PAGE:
COLLETON COUNTY, S.C. (WCBD) – The South Carolina Law Enforcement Division on Tuesday released a 9-1-1 call from an accident involving Gloria Satterfield.
Satterfield, who worked as a housekeeper for the Murdaugh family for nearly two decades, died following what was described as a trip and fall accident at the Murdaugh’s home in Colleton County back in 2018.
In the February 2 call, a woman – identified in a call log as Maggie – is heard explaining to an operator that Satterfield had fallen, and her head was bleeding. “I cannot get her up,” the voice said.
A caller says that Satterfield fell while going up a set of eight steps outside the home on Moselle Road, and that she was on the ground and not very responsive.
The 9-1-1 operator attempted to ask questions about Satterfield’s state. A male voice on the call stated that Satterfield couldn’t talk, cracked her head on the concrete and was bleeding out of her left ear and from the top of her head.
The unidentified male on the line became agitated as the 9-1-1 operator continued to ask questions about the incident and information about Satterfield.
OPERATOR: Do you guys know who she is?
MALE: Yes, she works for us.
OPERATOR: Okay, do you know if she’s ever had a stroke or anything before?
MALE: Ma’am can you stop asking me all these questions and send us an ambulance?
OPERATOR: I already have them on the way. Me asking questions does not slow them down in any way. These are relevant questions that I have to ask for the ambulance.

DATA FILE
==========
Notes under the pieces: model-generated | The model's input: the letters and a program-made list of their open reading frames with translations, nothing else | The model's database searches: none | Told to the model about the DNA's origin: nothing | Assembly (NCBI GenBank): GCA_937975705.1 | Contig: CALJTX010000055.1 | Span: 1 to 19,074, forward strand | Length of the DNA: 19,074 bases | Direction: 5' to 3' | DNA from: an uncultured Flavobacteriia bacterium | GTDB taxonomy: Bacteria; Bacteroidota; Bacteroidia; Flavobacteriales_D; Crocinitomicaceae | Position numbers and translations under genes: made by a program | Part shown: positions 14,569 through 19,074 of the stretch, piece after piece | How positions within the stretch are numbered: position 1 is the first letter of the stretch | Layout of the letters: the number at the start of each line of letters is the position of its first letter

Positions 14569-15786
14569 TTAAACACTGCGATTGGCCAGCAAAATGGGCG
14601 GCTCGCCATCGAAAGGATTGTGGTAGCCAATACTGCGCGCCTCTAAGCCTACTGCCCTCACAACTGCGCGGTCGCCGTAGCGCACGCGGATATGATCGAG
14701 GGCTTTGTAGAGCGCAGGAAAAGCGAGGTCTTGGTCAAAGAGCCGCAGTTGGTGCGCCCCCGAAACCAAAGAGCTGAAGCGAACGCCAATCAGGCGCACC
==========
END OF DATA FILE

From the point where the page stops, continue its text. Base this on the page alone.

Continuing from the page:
Eric Bland, who represents the Satterfield Estate, released the following statement on behalf of the family:
Obviously, it was very sad for my clients to have to listen to the tape and the statements about Gloria’s injuries from the fall. We do not read anything into the tape other than the accident happened the way that Alex described it to the family. Although Maggie didn’t mention the dogs in the 911 call as having caused the fall, Maggie seemed genuine in her concerns for Gloria. At times, both Maggie and Paul were short with and talking down to the 911 operator who was just doing her job but maybe the stress of the situation caused them to be a little too caustic with the woman who was just helping them. It is just tough for my clients to hear these things about their mother and sister. As to Mr. Murdaugh’s subsequent conduct in creating an opportunity for profit out of this tragedy, our positions as set forth in numerous court filings is unchanged.
Documents show Satterfield was airlifted to a hospital for further treatment. She later died at the hospital.
But a letter sent to SLED by Coroner Angela Topper – and released to the media in September 2021 – said that Satterfield’s “death was not reported to the Coroner at the time, nor was an autopsy performed. On the death certificate, the manner of death was ruled ‘Natural,’ which is inconsistent with injuries sustained in a trip and fall accident.”
SLED announced in September it was opening an investigation into her death “based upon a request from the Hampton County Coroner… as well as information gathered during the course of [the] other investigations involving Alex Murdaugh.”
A wrongful death lawsuit was eventually filed against the Murdaugh family on behalf of the estate and it was later discovered Alex Murdaugh had been stealing the settlement funds.
Murdaugh was arrested in October by agents with the State Law Enforcement Division and Florida Department of Law Enforcement for two felony counts of obtaining property by false pretenses at the time of his release from a drug rehabilitation facility in Orlando, Florida.
A second and final settlement was reached in the wrongful death case in November.